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Bond Curves Right All Along, But It Won’t Matter (Yet)

Men have long dreamed of optimal outcomes. There has to be a better way, a person will say every generation. Freedom is far too messy and unpredictable. Everybody hates the fat tails, unless and until they realize it is outlier outcomes that actually mark progress. The idea was born in the eighties that Economics had become sufficiently advanced that the business cycle was no longer a valid assumption.

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Insight Japan

As I wrote yesterday, “In the West, consumer prices overall are pushed around by oil. In the East, by food.” In neither case is inflation buoyed by “money printing.” Central banks both West and East are doing things, of course, but none of them amount to increasing the effective supply of money. Failure of inflation, more so economy, the predictable cost.

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Economics Is Easy When You Don’t Have To Try

The real question is why no one says anything. They can continue to make these grossly untrue, often contradictory statements without fear of having to explain themselves. Don’t even think about repercussions. Even in front of politicians ostensibly being there on behalf of the public, pedigree still matters more than results.

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FX Daily, August 01: Trade and Japan Drive Markets Ahead of Stand Pat Fed

Investors recognize the risks to growth posed by the tariffs and counter-tariffs being imposed, but the way the US is going about it is also disconcerting. Within a few hours of signals that the US and China were looking to re-engage in high-level talks, which have not taken place for two months according to reports, the US signaled that the 10% tariff on $200 bln of Chinese goods could now face a 25% tariff instead.

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FX Daily, July 31: BOJ Prepares for QE Infinity

The Japanese yen has been sold following the adjustments to policy and outlook by the BOJ that will allow the unconventional policies continue for an "extended period of time." Cross rate pressure and month-end demand have lifted the euro and sterling through yesterday's highs.

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FX Weekly Preview: Three Central Bank Meetings and US Jobs data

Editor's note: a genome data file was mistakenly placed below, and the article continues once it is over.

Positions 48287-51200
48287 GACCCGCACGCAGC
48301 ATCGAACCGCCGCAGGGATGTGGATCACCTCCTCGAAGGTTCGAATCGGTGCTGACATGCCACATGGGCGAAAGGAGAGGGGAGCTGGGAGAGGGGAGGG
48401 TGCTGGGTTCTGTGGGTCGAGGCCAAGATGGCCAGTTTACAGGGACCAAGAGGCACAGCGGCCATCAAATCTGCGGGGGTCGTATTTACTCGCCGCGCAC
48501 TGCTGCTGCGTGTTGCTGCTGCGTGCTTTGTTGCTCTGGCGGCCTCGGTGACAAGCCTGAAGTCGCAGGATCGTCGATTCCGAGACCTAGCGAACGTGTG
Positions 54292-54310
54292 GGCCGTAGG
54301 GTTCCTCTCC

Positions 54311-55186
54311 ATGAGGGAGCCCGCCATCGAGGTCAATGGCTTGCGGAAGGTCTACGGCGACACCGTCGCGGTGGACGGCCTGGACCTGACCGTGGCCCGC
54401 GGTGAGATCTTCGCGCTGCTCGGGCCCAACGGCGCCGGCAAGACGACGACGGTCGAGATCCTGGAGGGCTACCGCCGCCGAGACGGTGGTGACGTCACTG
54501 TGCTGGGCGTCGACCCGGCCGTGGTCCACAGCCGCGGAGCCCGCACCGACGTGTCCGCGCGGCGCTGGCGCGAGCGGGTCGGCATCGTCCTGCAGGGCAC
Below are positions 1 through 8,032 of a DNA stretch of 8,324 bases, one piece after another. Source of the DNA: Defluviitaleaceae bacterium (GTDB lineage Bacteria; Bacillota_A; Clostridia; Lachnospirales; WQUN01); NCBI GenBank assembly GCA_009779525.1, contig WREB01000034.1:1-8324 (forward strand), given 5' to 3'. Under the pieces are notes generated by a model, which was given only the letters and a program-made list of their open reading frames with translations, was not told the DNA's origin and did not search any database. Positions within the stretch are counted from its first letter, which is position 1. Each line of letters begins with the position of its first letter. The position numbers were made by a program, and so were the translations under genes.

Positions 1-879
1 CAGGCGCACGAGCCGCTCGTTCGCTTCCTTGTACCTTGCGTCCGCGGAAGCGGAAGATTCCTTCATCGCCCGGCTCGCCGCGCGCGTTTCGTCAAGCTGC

The week ahead sees three major central bank meetings and the US employment report. It will likely be the most important work before a hiatus that runs through the end of August. Of course, and perhaps more than ever, market participants are well aware that the US President's communication and penchant for disruption is a bit of a wild card.

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Global Asset Allocation Update

Note: This will be a short update. We are shifting the timing of some of our reports. The monthly Global Asset Allocation update will now be published in the first week of the month, aiming for the first of each month. I’ll put out a full report next week. The Bi-Weekly Economic Review is shifting to a monthly update, published on the 15th of each month.

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FX Daily, July 26: Equities like EU-US Trade Truce more than the Euro

The markets generated a collective sigh when Juncker and Trump announced that there would be no new tariffs while new trade negotiations took place.  This was particularly important because Trump reportedly wanted to press ahead with a 25% tariff on car imports.  It was also announced that the EU would buy more soy and liquid natural gas from the US. 

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And Now For Something Completely Different

Back in February, Japan’s Cabinet Office reported that Real GDP in Japan had grown in Q4 2017 for the eighth consecutive quarter. It was the longest streak of non-negative GDP since the 1980’s. Predictably, this was hailed as some significant achievement, a true masterstroke of courage and perseverance. It was taken as a sign that Abenomics and QQE was finally working (never mind the four years).

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Transitory’s Japanese Cousin

Thomas Hoenig was President of the Federal Reserve’s Kansas City branch for two decades. He left that post in 2011 to become Vice Chairman of the FDIC. Before that, Mr. Hoenig as a voting member of the FOMC in 2010 cast the lone dissenting vote in each of the eight policy meetings that year (meaning he was against QE2, too). This makes him, apparently, the hawk of all hawks.